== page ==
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New Jersey Devils 2010-2011 Season Preview: Part Two

Posted By Mike Luciano On Sep 19 2010 @ 12:29 am In New Jersey Devils | 1 Comment

As promised, here’s part two of my season preview for the New Jersey Devils. On a few quick notes before I get started, the Devils have invited right wing Marcus Nilson and center Adam Mair to their camp on a tryout basis. Nilson hasn’t played in the NHL since 2008 and has gone through stints in the KHL and Swedish Elite League. He played on the same team with prospect center Jacob Josefson, who he thinks very highly of. Should Nilson and Josefson both make the team, I can see Nilson serving as a serviceable third/fourth line winger that can serve as a mentor to Josefson and make his adjustment process to the NHL level easier. As Lamoriello summed him, Adam Mair, a long time veteran of the Buffalo Sabres, is an energetic center that gives the Devils more depth and flexibility up front. He looks like he can sustain a fourth line role and has amounted a good number of penalty minutes throughout his career. Both players seem like your typical “Lou-type” moves. Should be fun to see how they fare.

As long as Martin Brodeur remains healthy and active, there’s no discussion as to who the Devil’s starting net minder will be. In what could be the most skilled and reliable backup he’s ever had, Johan “Moose” Hedberg is expected to take a chunk of Brodeur’s workload, whether it’s ten, fifteen, or twenty games (I’m going to predict he could start between 15-20). Overplaying Marty has been one of the team’s greatest concerns for years and has been a factor in the team’s recent late season slumps and early playoff exits that nobody within the Devil’s organization will admit. With an offense that’s further improved along with a beefed up defense, could it become a convenience for Brodeur if he ends up with his seventy plus starts or will we see more of the same? Last season, the Devil’s late season downward spiral arrived earlier than it did the past two seasons, causing the Devils to spend almost half the regular season in mediocrity, leading me to believe this team wouldn’t have made the playoffs had they started the season on that note. It’s somewhat of a taboo in Devil Land to say Brodeur undeniably under performed throughout that stretch and seemed to show premature signs of fatigue compared to recent years. Marty has phased out the pressure of continually having to prove himself, but as it stands, his struggled endured during the second half of last year’s season could be a mere speed bump in a glamorous career or something more sinister.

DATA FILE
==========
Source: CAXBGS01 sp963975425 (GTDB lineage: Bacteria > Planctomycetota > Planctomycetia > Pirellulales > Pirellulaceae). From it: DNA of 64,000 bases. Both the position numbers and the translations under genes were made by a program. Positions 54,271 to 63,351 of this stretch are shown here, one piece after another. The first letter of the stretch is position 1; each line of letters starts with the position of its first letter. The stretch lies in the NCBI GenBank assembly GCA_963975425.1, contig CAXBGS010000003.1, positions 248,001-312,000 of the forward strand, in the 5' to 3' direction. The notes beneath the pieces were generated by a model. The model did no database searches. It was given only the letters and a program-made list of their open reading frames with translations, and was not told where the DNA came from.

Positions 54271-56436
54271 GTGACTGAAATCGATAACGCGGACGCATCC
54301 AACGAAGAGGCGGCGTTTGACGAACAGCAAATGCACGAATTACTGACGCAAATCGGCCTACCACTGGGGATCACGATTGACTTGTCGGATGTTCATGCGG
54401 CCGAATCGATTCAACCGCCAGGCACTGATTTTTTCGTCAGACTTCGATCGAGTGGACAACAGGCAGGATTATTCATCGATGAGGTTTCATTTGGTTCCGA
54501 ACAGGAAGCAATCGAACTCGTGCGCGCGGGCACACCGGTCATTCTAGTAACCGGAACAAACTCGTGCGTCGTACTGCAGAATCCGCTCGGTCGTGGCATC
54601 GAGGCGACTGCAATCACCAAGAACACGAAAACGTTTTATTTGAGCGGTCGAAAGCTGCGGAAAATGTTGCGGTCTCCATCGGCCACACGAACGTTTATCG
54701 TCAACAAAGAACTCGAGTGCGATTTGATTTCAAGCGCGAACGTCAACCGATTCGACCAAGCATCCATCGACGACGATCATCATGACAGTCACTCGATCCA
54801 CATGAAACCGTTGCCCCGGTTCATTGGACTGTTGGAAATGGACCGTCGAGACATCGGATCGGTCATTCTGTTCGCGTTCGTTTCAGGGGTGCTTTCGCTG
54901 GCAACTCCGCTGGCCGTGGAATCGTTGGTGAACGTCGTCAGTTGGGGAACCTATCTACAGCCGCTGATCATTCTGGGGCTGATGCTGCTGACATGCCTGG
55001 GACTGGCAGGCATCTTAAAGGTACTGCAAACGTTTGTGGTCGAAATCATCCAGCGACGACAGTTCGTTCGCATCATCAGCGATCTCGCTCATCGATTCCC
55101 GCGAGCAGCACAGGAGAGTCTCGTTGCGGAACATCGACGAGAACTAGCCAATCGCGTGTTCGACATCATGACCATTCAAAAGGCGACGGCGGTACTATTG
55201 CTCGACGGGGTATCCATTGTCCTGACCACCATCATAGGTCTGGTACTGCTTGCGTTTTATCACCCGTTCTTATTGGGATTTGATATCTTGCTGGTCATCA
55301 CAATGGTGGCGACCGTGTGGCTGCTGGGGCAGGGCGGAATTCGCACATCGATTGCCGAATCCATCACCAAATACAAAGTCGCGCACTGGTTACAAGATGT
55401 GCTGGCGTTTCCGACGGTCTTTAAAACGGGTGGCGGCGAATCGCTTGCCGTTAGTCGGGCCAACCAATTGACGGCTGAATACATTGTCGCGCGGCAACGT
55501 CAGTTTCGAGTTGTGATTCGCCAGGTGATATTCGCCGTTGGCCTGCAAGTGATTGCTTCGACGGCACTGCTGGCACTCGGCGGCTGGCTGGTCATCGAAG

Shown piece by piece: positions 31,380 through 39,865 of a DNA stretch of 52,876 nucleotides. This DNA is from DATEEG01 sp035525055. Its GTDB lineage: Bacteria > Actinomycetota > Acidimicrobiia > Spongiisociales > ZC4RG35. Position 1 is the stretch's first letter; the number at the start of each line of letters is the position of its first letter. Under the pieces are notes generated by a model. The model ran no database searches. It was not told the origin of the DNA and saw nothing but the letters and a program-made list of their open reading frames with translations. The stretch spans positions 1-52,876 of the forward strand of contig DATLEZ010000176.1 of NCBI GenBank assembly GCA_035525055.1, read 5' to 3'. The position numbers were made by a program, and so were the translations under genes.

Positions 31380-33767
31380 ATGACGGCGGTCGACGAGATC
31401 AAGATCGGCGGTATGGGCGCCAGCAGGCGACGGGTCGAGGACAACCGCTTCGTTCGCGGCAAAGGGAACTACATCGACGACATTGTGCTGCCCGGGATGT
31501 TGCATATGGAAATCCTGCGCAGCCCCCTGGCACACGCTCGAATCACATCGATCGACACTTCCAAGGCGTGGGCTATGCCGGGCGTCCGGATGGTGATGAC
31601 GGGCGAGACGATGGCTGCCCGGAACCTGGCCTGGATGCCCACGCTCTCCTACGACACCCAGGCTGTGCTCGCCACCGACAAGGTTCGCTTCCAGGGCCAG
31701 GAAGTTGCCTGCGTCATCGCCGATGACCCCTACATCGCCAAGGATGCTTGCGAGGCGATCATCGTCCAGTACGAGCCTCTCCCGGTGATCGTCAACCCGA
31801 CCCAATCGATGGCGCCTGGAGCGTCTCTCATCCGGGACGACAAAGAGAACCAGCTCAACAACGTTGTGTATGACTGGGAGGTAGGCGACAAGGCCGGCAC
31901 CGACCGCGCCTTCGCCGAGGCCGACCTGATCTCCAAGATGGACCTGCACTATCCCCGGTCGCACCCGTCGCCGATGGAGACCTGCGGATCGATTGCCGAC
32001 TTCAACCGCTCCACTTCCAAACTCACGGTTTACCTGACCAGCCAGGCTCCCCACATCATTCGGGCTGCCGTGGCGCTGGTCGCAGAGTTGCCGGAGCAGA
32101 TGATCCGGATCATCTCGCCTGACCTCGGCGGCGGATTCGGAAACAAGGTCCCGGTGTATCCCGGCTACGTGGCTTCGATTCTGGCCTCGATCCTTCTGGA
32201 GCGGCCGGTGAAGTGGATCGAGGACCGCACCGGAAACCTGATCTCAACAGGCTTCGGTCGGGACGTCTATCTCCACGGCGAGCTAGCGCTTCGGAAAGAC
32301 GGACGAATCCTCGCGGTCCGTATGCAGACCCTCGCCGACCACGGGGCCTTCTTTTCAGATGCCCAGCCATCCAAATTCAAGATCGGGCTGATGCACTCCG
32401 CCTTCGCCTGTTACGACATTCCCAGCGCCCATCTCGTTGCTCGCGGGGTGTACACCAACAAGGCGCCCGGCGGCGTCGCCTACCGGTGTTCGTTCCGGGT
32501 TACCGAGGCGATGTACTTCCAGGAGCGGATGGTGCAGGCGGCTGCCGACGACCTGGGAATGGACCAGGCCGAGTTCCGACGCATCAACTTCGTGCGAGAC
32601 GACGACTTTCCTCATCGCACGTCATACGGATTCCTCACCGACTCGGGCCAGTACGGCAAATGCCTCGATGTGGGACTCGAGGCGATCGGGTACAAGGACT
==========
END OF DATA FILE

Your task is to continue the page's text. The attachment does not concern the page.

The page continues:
On Hedberg, what does he bring as a backup that past ones have lacked? For one, he has plenty of experience, which comes with his age (thirty-seven). Since 2005, Hedberg’s appeared in 156 games as a backup or splitting duties with another goalie, while between Brodeur’s past three backups (Weekes, Clemmensen, Danis), they’ve appeared in a combined 121 games as a backup or splitting goaltending duties (Clemmensen’s stretch of appearances in the 2008-2009 season weren’t considered). Although the statistical numbers of goals against and save percentage favor against Hedberg, we’ll use the excuse of him playing on low quality teams dampening his stats. Nonetheless, Hedberg’s regular season and playoff experience are two features that shouldn’t be overlooked and give the Devils little room for excuses in starting him over Brodeur on a night that’s needless for him to play.
Team Strengths
Though it may sound ironic to many non-Devils fans, the team’s biggest strength right now looks to be their offense. With the off-season moves Lamoriello made, he’s given the Devils solidity on the wings and addressed the need of acquiring another skilled center, which I think it going to benefit the offense more than people think as it gives the team flexibility in the lineup and power play. On paper, most of their top nine are proven or capable of scoring at least twenty-five plus, but how these line combinations fare on the ice, combined with who Lou is forced to move to clear cap space remains to be seen.
Despite the uncertainty surrounding Brodeur after his skid last year that started mid-season and his playoff dysfunctions over the past few years, the Devils always have a shot with him in net going into the regular season. Long as his ego doesn’t get in the way of having the coaching staff handling him properly and integrating the usefulness of Hedberg when needed, his high quality play should remain consistent throughout the season, while ably keeping him fresh and poised to remain the backbone of this team as they aim for a long playoff run.
Team Weaknesses